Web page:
Hot answers tagged

24

The shape of a black hole's event horizon depends on who is asking. Observers who are moving quickly towards a hole, for example, will see a different shape compared to those who are not. Per @benrg the event horizon of a static black hole is not observer dependent, similarly to how the shape of an expanding flash of light is not. In the coordinates ...


21

This is definitely not a dumb question. If we work in a (linear) Hilbert space, then our inner product $\langle \cdot,\cdot \rangle$ induces the usual natural flat metric (given by $d(\psi,\phi) = || \psi - \phi ||$). However, often we take the viewpoint that our states are elements of projective Hilbert space $\mathbb CP^n$. Then it is more natural to ...


18

Yes, they are perfect spheres. But let's understand what is the sphere and why. The spherical surfaces are the horizons. They are surfaces in space that have perfect spherical geometry. Now, that only holds true for various conditions: 1) they are static black holes, and if they arose from matter/energy collapsing they are in their equilibrium states. ...


9

Actually the result is even stronger: Given a timelike geodesic $\gamma$ and a point $p \in \gamma$, there is a neighborhood $U \ni p$ equipped with coordinates, $x^0,x^1,x^2,x^3$ such that in the portion of $\gamma$ included in $U$, exactly along $\gamma$, the derivatives of the metric vanish in the said coordinates. Equivalently the Christoffel symbols $\...


3

from your profile you seem to be an amateur (gifted?, teenager?, still in school?) self-studying GR. Great! So drop the Old Man's Book (the Meaning of Relativity) and get yourself a modern intro to GR or - my suggestion - the wonderful MTW's Gravitation. I did the same when I was 16. It was published in 1973 and Kip Thorne himself told me two weeks ago that ...


3

Distance measurements in $n$ dimensional flat space follows the same pattern for $n$ equal 1,2,3, or higher values. I'm going to assume a straight line, change in position to simplify the math (that is we're measuring what a introductory book would call the "displacement" $s$ rather than distance. But then distance is just an accumulation of many magnitudes ...


2

No. When they merge their horizons will change shape, and eventually become the static or stationary shape of a BH horizon. Nothing inside either horizon while this is happening can escape. At all times the timelike curves stay inside, and the deformed horizons are where the lightlike curves end up. In each, and after they merge. The area of each horizon ...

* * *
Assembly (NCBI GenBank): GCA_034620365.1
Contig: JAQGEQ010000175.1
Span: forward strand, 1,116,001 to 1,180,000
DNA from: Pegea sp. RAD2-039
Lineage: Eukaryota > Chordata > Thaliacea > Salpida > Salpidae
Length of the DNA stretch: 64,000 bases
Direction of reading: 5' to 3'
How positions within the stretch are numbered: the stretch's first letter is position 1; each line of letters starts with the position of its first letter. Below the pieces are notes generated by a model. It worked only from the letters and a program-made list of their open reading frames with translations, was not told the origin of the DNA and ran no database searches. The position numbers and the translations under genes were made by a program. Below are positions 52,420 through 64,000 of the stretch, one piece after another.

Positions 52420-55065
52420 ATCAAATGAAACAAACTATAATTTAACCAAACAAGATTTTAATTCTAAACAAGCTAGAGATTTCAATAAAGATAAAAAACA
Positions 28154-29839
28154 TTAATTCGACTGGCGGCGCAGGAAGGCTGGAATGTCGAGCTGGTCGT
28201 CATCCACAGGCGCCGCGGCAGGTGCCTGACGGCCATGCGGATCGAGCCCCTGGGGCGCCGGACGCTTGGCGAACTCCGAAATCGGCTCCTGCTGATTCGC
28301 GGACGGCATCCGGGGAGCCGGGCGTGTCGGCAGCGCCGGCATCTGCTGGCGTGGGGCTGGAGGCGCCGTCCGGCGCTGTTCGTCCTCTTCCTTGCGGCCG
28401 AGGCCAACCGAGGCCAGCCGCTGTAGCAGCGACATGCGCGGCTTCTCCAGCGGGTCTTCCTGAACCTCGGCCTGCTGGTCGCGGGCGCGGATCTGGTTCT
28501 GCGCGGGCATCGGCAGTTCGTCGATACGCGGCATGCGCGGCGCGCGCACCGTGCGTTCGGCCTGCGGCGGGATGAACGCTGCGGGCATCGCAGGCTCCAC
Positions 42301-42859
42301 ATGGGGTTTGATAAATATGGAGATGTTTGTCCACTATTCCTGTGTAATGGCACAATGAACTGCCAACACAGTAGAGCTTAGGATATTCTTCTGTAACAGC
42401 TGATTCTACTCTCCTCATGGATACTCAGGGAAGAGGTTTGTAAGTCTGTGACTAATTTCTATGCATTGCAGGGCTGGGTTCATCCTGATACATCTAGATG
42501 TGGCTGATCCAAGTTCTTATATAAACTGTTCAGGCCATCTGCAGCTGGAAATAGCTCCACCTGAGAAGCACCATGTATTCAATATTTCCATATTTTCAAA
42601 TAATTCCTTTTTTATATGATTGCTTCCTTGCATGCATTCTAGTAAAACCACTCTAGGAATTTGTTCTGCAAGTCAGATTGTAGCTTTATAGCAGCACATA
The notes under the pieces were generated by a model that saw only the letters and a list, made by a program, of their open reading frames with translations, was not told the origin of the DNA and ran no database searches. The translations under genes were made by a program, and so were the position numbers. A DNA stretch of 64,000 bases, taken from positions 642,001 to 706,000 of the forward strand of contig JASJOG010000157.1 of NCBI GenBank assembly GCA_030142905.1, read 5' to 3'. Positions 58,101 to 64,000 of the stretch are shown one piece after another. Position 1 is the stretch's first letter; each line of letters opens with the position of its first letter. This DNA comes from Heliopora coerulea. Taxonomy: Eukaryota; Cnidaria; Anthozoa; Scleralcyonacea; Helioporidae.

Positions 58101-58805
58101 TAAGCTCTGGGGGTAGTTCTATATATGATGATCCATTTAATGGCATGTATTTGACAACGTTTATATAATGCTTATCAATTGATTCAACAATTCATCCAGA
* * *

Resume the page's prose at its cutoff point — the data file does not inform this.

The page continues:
2

One meter is a unit defined in the "real world" around us – places we can actually visit. Or it is used for the lengths and dimensions of objects we can touch. It only makes sense to use the same "meter" for other worlds if we can actually get to those worlds. If two worlds are completely separated from each other, it makes no sense to apply the units of ...


2

Whatever unit you're using for distance in 1D is still good in any number of dimensions. Kilometers in manifold of dimension n is fine (assuming non-compactified dimensions).


2

The answer is simply that not every space-time has a corresponding effective potential in the sense that we have a coordinate $x$ such that $\dot{x}=\sqrt{2(E-V_{eff})}$. But this is true even in Newtonian mechanics, consider a problem with a Lagrangian $$L = \frac{m}{2}(\dot{r}^2 + r^2 \dot{\varphi}^2) - V(\varphi)$$ Obviously, $p_r\equiv m \dot{r}$ is ...


2

That $\Delta g_{ij} = 0$ as you define it is equivalent to saying that the gradient of all metric components have vanishing divergence $$ g_{ij;k}{}^k \equiv g^{k\ell}g_{ij;k\ell} = 0. $$ Here it is important to remember that the indices $i,j$ denote functions. To clarify this we will let $g_k$ represent the gradient of an arbitrary component function $g_{ij}...


2

This definition doesn't depend on the metric signature convention. Note that in definition of $\gamma$ the metric doesn't appear anywhere. It is defined purely in terms of "3-vectors" and "3-scalars" measured by particular observer. So it is impossible for metric to appear here explicitly.


2

As commentators have indicated Hilbert space is a vector space. A manifold is a space with an atlas-chart construction with maps on overlapping regions that define connection coefficients and ultimately curvature. It is certainly possible to think of a finite dimensional complex vector space that is a locally flat region in an otherwise curved space. This ...


2

Hilbert spaces are vectorspaces by definition. If you interpret a vector space as a manifold (which you can do) then it's a flat manifold.


2

I have just now finished an article, "Geometry of the 3-sphere", in which at the end of the paper I give a simple derivation of the Riemann curvature bivector for the unit 3-sphere, using (Clifford) geometric algebra. I also discuss the Lie group $SU(2)$ and Lie algebra $SU(2)$ on the unit 3-sphere, using the powerful, but still rather unknown geometric ...



Only top voted, non community-wiki answers of a minimum length are eligible